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OpenBSD

Apache - Serving up the Web

Post date: April 11, 2006, 22:04 Category: Network Views: 8826 Comments
Tutorial quote: The Apache Web Server is installed as part of the OpenBSD base system. This guide will help you configure the web server: (Apache 1.3.12 is released with OpenBSD 2.7 and 1.3.9 with OpenBSD 2.6)

To see how configurable the Apache/OpenBSD combination is we also look at allowing administrators to remotely review the server's status, we setup the system so we allow users on our system to have their own personal web-space. Of course, for the security counscious you probably want to turn some of these things off after you get things up and running.
Linux

Splitting Apache Logs With vlogger

Post date: June 17, 2007, 22:06 Category: Software Views: 4185 Comments
Tutorial quote: Vlogger is a little tool with which you can write Apache logs broken down by virtual hosts and days. With vlogger, we need to put just one CustomLog directive into our global Apache configuration, and it will write access logs for each virtual host and day. Therefore, you do not have to split Apache's overall access log into access logs for each virtual host each day, and you do not have to configure Apache to write one access log per virtual host (which could make you run out of file descriptors very fast).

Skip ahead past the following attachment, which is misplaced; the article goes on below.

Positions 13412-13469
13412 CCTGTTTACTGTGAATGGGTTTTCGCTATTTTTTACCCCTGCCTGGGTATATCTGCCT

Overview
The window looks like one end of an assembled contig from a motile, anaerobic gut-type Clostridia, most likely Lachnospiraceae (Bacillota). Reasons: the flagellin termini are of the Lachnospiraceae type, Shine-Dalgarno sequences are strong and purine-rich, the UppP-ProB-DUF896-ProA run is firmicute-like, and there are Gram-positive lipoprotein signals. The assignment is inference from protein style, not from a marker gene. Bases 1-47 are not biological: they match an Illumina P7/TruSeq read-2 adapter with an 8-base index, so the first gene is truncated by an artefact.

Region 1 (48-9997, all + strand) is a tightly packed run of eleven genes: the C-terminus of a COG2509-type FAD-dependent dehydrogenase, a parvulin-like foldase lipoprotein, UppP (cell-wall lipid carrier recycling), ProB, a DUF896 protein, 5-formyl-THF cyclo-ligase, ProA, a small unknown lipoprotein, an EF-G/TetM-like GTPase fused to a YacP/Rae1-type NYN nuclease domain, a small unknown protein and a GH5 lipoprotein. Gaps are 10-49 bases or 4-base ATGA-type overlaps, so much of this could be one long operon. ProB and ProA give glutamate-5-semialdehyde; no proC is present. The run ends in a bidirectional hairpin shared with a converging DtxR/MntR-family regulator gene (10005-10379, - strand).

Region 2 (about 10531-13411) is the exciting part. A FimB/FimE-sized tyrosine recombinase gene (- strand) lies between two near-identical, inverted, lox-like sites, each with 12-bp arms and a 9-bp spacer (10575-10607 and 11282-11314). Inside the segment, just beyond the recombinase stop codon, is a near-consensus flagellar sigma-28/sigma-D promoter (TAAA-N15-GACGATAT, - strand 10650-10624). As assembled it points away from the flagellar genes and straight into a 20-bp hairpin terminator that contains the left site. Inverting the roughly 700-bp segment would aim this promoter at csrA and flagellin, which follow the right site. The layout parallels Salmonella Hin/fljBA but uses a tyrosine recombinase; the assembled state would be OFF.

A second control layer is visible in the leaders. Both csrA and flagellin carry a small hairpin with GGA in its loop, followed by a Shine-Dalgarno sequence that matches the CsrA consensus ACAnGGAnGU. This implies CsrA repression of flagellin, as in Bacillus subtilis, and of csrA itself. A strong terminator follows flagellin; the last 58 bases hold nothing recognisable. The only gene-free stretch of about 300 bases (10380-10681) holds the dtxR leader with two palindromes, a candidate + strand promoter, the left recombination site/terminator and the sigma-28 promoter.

Linux

Profiling in Linux Performance Tuning

Post date: December 18, 2005, 21:12 Category: Optimizing Views: 4239 Comments
Tutorial quote: This chapter covers several methods to measure execution time and real-time performance. The methods give different types of granularity, from the program’s complete execution time to how long each function in the program takes.
Debian

Creating an initrd image

Post date: April 15, 2005, 23:04 Category: System Views: 4003 Comments
Tutorial quote: When I started booting a box with multiple SCSI adapters, I wanted to keep the device ordering sane. I find it’s best when the boot ordering matches the order in which Linux initializes the drivers for each controller. One effective way to handle this under Debian GNU/Linux with one of the stock kernels is to create a custom initrd image.